After your initial call with your consultant, you will have ample time to develop your skills. Your consultant will be engaging in the most thorough analysis of your candidacy possible and crafting your Personalized MBA Game Plan

How to Write Great Admissions Essays: Step 1


(This is part of a new series that we will roll out over the next several weeks, introducing our readers to our proven 10-step process for writing great admissions essays. Check back often for more MBA admissions essay tips!)

The process of executing a powerful and persuasive application essay is both an art and a science. Fortunately, you are not alone in this endeavor. In addition to being graduate admissions experts, Veritas Prep admissions consultants are also excellent writers who can help you refine your prose and style, each having used Veritas Prep’s best practices and strategies for great writing for years.

We have gathered their collective wisdom over the past several months and boiled it down to ten critical steps, and will share it with you in this space over the next few weeks. By the time you have read all ten tips, you should be that much closer to a fantastic admission essay.

Step 1: Create a Writing Environment
One of the most common and easily avoidable mistakes when it comes to essay writing is one’s setting

How to Write a Personal Statement

Around here, we spend a lot of time talking about applications and the writing samples that comprise those applications. For MBA candidates, the focus is on essays and how to both answer a school’s question while also injecting your key message points into the response. Essay writing requires a specific approach, which is an intuitive concept for most applicants, given the specific nature of the essay questions and the variety of issues that matter to individual schools. But what of the personal statement? How do you take a blank page and vague instructions and maximize the opportunity before you? Personal statements also require a specific approach, one that can best be understood as a three-step process.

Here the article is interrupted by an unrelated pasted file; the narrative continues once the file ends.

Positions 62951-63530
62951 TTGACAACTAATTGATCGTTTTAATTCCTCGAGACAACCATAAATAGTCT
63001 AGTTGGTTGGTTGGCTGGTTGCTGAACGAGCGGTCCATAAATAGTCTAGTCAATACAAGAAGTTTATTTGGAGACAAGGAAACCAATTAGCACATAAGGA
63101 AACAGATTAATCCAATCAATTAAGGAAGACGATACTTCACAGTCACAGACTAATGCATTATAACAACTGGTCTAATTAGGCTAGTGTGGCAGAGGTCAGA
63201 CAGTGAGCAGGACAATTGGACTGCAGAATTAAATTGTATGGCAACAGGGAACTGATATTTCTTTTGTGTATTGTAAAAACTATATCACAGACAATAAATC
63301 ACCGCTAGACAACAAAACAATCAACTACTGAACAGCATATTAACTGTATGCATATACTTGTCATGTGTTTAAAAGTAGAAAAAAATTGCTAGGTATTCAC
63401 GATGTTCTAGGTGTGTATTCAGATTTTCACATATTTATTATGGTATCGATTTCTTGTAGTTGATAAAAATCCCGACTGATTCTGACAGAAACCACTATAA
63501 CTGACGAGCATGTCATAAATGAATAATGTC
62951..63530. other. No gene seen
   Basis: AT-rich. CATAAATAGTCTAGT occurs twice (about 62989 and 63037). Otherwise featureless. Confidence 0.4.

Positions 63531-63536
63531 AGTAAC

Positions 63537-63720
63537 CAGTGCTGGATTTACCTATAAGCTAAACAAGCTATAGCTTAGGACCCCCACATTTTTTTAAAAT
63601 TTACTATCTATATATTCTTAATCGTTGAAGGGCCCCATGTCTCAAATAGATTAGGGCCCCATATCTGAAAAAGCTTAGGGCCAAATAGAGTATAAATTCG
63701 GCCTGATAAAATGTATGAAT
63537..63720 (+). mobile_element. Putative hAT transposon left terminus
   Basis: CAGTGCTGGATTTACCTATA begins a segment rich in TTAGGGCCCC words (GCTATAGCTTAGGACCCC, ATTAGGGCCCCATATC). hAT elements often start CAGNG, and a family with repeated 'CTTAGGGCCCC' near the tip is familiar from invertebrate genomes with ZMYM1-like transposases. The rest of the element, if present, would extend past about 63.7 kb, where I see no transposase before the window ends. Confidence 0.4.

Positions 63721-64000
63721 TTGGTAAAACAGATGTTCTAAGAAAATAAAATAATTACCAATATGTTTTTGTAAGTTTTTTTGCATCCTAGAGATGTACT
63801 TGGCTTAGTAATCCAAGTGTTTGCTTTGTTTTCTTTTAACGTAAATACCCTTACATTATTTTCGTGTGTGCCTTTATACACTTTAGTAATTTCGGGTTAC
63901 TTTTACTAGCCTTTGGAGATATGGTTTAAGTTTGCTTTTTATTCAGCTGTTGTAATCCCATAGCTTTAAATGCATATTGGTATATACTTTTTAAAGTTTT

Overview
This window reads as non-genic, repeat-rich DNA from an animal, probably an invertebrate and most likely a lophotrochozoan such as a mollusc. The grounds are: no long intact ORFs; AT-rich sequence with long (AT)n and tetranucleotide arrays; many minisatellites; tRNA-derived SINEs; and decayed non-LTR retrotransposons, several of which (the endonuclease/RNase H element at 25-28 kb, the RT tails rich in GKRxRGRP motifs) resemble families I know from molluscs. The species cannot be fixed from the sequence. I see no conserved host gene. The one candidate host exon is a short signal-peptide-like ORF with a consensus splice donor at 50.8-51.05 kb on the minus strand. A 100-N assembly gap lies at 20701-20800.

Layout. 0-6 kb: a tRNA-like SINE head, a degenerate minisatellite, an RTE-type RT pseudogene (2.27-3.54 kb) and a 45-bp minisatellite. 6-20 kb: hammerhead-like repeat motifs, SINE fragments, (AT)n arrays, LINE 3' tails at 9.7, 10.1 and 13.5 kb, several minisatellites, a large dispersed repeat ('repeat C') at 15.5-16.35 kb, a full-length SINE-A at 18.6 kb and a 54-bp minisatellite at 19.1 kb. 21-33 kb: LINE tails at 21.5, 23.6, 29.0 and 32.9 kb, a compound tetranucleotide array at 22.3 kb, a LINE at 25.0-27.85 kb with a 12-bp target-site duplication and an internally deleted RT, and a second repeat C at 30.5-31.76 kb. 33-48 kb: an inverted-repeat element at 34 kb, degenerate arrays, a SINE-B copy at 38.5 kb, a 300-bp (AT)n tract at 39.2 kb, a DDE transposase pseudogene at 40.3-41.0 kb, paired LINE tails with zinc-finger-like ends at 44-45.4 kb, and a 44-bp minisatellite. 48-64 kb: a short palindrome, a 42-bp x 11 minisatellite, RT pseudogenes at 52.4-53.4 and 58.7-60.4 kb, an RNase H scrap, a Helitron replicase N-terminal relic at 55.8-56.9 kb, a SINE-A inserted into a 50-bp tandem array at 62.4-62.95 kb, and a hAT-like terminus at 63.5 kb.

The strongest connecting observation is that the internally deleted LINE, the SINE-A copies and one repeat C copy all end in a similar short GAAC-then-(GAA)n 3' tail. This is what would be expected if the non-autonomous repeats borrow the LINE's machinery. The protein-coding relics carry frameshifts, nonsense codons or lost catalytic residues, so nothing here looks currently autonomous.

Before examining the three steps to writing a great personal statement, note that there will always be subtle differences in strategy, depending on the program type. For the personal statement on a law school application, the goal is always to maximize the space in whatever way that circumstances dictate. On a medical school AMCAS personal statement, there is always going to be a “stand out from the crowd” element to consider. For many grad school programs, candidates need to make sure they understand the program in question. You can go right down the list and find a caveat for every type of graduate school. That said, once you account for those nuances, you will always come back to the following three steps:

1. Determine Your Position. Positioning focuses on the major thrust of the personal statement. What is the strength you most want to advertise? The weakness you most need to mitigate? Is there a unique factor you can showcase? What is the one hole in your application that the admissions committee is dying for you to resolve in this space? This can be different for each applicant, but the one thing that is certain is that the personal statement exists for you to tell the reader what he or she needs to know. Forget what you think you should write about or what makes for the best traditional essay

Law School Admissions: Tackling the Personal Statement (Part II)

Last week we initiated a two-part series on the law school personal statement. Part I focused on the art of positioning and answering the reader’s biggest question, Part II will describe the five law school themes as well as some thoughts on creating entertainment value in the personal statement.

The Law School Themes. In addition to your primary positioning, you also want to try to round out the key law school themes. They are:

1. Intellect (both intellectual curiosity and intellectual horsepower).
2. Motivation.
3. Discipline.
4. Collegiality.
5. Leadership.